Innovations developed in phase one of the competition could later help determine the different platform types, size and role of future platforms, as well as potentially being adapted and integrated into the existing fleet.
“This project will ensure the Royal Navy and all our armed forces stays one step ahead of our adversaries,” Moore added. (Source: Defence Connect)
20 Jan 20. German Naval Yards Kiel Takes Legal Actions Against MKS 180 Procurement. The Kiel-based shipyard German Naval Yards (GNYK) will take legal action against the procurement decision of the Federal Ministry of Defence to grant the MKS project to a Dutch led consortium. “After a thorough examination, we have decided to file a complaint against the award decision,” said a spokesman of the shipyard. He added: “We have serious doubts about the legality of the decision and will therefore exhaust all legal possibilities at our disposal.” GNYK is thus exercising its right under public procurement law to have the decision reviewed. (Source: defense-aerospace.com/German Naval Yards)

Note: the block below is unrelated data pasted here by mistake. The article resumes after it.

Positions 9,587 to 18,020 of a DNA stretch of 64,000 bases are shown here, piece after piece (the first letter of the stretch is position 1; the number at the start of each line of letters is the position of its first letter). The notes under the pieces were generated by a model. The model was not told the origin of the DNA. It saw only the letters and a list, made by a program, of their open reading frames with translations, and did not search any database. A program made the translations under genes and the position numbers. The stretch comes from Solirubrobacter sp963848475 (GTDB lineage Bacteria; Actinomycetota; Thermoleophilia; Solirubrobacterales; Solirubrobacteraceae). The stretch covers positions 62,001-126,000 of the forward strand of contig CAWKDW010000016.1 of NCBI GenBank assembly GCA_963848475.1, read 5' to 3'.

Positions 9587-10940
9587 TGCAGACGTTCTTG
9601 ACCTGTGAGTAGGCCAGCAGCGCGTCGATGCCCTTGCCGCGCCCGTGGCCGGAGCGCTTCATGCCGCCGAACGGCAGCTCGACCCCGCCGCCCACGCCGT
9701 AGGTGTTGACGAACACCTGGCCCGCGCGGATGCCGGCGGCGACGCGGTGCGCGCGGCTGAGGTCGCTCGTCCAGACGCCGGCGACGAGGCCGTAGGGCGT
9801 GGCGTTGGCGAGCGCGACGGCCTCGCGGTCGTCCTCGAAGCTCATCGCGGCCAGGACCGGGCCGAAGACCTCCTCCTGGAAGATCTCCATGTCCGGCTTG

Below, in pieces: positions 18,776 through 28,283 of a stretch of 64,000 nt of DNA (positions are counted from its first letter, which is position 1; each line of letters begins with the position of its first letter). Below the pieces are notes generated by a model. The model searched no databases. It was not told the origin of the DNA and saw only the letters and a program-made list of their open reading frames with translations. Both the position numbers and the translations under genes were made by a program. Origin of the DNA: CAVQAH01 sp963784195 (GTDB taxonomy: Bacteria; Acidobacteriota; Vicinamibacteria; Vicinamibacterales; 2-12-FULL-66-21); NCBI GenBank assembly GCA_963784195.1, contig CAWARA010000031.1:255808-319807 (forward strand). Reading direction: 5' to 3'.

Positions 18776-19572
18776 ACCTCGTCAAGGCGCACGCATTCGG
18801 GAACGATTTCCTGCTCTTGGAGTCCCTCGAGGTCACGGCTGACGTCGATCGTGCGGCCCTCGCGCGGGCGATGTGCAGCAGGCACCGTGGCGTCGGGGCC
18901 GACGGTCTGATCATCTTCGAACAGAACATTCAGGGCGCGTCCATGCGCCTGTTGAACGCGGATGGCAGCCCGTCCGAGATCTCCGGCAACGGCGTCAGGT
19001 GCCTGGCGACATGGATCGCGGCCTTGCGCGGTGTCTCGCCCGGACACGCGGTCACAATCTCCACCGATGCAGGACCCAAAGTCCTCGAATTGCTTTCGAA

17 Jan 20. USAF Warns Boeing’s New CEO That It’s Not Happy Either.
‘We also rely on a relationship of trust,’ he wrote to new CEO
The Air Force’s top military officer has sent Boeing Co.’s new CEO a blunt reminder that the ill-fated 737 Max passenger jet isn’t the only troubled project he has to rescue.
There’s also the company’s failure to provide a combat-ready refueling tanker, nine years after Boeing won a competition for the $44bn project.
“We require your attention and improved focus on the KC-46” tanker, General David Goldfein, the Air Force chief of staff, warned in a letter four days before Dave Calhoun took over as chief executive officer of the company. “The Air Force continues to accept deliveries of a tanker incapable of performing its primary operational mission.”
Calhoun has been entrusted with turning around a company that is reeling from a pair of crashes of the Max that killed 346 people and resulted in the grounding of its best selling jet, sent its stock into a swoon and raised questions about its commitment to safety.
“As one of your largest military customers, we also rely on a relationship of trust and confidence in not only Boeing’s products” but also the long-term sustainment effort needed for equipment that “our warfighters require,” Goldfein said in the Jan. 9 letter made available to Bloomberg News.
Calhoun is leading a once-proud company whose reputation for engineering prowess is now in tatters. On top of the grounding of its best-selling plane, Boeing has suffered delays to its 777X jetliner and an embarrassing mishap that caused its new space capsule to miss a rendezvous with the International Space Station.